A bit more on Dee Gordon’s base-stealing ability.

Amending the abbreviated version that ran in today’s editions, here is the full version of my story on Dodgers shortstop Dee Gordon, and how many bases he might steal this season.

Dee Gordon wouldn’t take the bait when asked how many bases he expects to steal this year.

“I don’t know,” said the Dodgers’ leadoff man, noting that he hasn’t even set a goal in that department.

Neither has Davey Lopes, the Dodgers’ first-base coach and baserunning guru.

“He knows what his role is,” Lopes said of Gordon. “His role is to get on base and cause some problems. If he’s real good at that, he could steal a lot. I’m not going to put a number on it.”

So we’re left to our imaginations with Gordon, who is 4-for-4 on stolen base attempts this spring and boasts an outstanding .450 on-base average. Those percentages probably won’t continue into the regular season — all the more reason not to set unrealistic expectations for a 23-year-old entering what is expected to be his first full major league season.

Gordon might not be in to predictions, but at least he’s setting the bar high.

“I’m supposed to have a good percentage,” he said Tuesday. “Spring training or not spring training, guys are still trying to throw you out. It’s not like (spring training batting averages) where you can take that with a grain of salt. Base stealing, you have a legit chance of being out every time you run.”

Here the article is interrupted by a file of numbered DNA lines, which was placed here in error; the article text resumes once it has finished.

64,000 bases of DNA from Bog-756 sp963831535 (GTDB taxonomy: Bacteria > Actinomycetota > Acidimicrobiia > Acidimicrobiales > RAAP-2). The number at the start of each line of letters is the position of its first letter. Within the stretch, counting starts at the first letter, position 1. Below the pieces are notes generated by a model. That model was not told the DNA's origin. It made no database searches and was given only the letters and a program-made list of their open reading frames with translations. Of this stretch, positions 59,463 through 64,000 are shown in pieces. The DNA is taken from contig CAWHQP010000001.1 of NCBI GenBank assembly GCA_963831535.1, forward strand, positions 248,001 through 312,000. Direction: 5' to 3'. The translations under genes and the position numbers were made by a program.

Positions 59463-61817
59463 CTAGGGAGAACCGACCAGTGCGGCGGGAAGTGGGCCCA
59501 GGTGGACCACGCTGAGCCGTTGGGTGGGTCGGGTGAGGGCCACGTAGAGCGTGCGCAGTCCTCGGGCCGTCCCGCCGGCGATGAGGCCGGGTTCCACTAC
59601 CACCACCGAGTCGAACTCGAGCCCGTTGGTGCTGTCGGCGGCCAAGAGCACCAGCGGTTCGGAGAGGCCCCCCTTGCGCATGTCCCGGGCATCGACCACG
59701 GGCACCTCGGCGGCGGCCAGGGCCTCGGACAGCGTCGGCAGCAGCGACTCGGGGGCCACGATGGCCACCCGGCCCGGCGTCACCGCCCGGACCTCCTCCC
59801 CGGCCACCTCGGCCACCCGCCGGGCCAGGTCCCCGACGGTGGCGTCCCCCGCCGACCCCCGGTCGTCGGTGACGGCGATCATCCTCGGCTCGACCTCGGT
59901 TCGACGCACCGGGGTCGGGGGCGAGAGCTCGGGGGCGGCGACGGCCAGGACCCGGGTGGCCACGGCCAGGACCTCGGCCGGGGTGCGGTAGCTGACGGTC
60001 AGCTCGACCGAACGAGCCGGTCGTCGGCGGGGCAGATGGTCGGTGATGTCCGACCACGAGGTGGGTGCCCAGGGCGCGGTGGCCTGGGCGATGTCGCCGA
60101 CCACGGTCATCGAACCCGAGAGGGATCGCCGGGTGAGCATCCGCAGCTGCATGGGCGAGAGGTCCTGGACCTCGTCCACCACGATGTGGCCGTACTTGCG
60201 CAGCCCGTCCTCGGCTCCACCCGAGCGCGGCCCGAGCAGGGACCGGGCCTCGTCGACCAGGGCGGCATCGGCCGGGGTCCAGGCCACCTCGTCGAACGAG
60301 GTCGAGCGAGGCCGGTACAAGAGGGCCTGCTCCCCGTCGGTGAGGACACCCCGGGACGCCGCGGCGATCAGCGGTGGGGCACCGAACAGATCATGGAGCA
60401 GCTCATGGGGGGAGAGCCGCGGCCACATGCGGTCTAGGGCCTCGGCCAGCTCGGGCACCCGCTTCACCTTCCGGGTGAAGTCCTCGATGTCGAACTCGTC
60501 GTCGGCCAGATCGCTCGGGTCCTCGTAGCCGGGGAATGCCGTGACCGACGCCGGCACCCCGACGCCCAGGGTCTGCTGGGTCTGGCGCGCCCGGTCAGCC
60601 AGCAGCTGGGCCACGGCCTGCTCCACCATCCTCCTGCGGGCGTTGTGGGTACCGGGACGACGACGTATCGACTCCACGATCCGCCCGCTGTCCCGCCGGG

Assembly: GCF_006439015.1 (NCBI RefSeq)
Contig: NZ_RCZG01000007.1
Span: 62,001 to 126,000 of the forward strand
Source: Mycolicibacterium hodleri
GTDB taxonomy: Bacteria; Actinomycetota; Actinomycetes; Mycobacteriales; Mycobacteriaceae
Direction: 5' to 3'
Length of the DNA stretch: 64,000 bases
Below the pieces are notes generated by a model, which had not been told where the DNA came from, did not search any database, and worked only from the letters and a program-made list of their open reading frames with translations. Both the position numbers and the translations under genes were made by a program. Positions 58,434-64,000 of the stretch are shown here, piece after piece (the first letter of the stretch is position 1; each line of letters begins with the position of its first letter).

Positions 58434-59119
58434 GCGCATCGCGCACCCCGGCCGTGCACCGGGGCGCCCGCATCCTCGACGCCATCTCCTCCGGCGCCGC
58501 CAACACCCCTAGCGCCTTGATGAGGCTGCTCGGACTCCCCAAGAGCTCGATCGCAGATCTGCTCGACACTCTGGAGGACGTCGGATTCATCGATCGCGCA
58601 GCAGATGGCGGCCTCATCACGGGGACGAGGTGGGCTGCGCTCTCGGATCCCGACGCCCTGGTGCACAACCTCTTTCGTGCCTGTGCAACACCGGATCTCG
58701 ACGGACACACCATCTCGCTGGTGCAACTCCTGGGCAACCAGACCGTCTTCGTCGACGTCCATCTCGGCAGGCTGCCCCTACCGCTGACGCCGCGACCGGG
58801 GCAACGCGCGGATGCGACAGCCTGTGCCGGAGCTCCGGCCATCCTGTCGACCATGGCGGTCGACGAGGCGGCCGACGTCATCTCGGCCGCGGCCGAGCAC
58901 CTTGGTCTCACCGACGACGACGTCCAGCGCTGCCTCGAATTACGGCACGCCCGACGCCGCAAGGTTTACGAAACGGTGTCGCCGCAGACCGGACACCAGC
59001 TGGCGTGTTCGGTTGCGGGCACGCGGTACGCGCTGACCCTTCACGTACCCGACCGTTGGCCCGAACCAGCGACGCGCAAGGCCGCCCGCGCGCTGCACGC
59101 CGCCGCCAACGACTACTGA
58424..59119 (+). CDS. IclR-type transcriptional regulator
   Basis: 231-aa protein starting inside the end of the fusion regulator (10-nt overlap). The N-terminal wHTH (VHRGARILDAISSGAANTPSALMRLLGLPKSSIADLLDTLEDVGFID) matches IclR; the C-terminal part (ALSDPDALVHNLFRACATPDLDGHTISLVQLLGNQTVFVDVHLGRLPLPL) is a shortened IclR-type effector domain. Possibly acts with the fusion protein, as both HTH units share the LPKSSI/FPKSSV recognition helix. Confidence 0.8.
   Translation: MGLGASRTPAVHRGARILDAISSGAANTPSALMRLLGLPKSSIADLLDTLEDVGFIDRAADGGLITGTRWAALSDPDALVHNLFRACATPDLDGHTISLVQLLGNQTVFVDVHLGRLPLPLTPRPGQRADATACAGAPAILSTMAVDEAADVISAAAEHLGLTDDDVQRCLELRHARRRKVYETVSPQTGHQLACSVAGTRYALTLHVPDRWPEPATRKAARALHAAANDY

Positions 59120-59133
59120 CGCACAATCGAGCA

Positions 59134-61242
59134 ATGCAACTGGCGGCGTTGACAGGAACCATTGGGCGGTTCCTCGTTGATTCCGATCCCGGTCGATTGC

Gordon’s immediate goal is to steal third, something he hasn’t done in Cactus League play but wants to before the regular season begins. “It’s about seeing what you can and can’t do,” he said.

And therein lies the biggest — if not only — concern for the Dodgers with Gordon on the basepaths. In just 56 games last season, he stole 24 bases but was caught seven times; his 31 attempts in 56 games represents a very high percentage (55.3). By comparison, when Lopes stole 77 bases for the Dodgers in 1975, he did so on 89 attempts in 155 games, a 57.4 percentage.

“He has all the intangible tools: He’s fearless, aggressive, he wants to run,” Lopes said. “The thing I would probably have to do more than anything is maybe pull him back a little bit, because there will be certain situations where we don’t want him to run.”

Based on their early reaction to Gordon’s forays on the basepaths, the majority of fans may disagree.

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About J.P. Hoornstra

J.P. Hoornstra covers the Dodgers, Angels and Major League Baseball for the Los Angeles Daily News, Long Beach Press-Telegram, Torrance Daily Breeze, San Gabriel Valley Tribune, Pasadena Star-News, San Bernardino Sun, Inland Valley Daily Bulletin, Whittier Daily News and Redlands Daily Facts. Before taking the beat in 2012, J.P. covered the NHL for four years. UCLA gave him a degree once upon a time; when he graduated on schedule, he missed getting Arnold Schwarzenegger's autograph on his diploma by five months.